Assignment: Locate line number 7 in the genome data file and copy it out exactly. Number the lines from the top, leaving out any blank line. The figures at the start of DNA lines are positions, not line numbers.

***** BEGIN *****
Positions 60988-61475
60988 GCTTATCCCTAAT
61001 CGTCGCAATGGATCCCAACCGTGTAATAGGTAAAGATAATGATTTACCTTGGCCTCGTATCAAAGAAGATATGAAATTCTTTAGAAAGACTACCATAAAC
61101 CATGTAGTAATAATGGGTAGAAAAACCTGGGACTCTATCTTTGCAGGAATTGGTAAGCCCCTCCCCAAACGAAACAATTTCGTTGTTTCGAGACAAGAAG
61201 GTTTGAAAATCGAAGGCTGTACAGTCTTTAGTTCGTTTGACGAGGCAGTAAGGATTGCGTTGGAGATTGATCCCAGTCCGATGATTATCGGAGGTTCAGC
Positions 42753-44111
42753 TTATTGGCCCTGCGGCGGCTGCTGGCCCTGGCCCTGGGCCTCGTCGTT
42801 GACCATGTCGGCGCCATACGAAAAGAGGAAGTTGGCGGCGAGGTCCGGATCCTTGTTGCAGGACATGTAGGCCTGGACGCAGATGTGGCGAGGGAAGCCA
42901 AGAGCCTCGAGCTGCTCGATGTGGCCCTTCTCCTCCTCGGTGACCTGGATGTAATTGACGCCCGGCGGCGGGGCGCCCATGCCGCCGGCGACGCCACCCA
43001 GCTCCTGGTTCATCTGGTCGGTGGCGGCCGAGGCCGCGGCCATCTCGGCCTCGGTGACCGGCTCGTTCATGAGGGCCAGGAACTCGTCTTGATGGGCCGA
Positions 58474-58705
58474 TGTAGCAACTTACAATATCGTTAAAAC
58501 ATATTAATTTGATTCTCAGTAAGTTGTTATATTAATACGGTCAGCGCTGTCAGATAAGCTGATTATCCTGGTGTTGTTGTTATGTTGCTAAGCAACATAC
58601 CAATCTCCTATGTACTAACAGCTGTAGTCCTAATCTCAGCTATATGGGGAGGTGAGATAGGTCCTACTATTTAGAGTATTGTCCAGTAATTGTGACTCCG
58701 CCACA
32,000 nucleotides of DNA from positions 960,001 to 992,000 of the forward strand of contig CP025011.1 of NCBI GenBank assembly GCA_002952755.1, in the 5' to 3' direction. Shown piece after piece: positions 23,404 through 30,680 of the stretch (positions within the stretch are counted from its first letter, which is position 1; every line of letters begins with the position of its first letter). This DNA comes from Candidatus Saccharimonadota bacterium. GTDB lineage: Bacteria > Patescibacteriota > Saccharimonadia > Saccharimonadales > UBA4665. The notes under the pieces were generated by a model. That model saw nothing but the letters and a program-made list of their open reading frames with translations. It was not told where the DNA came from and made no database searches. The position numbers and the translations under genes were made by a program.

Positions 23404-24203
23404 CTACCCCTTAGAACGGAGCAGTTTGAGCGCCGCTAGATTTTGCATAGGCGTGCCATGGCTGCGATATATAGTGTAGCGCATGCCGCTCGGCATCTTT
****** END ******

42753 TTATTGGCCCTGCGGCGGCTGCTGGCCCTGGCCCTGGGCCTCGTCGTT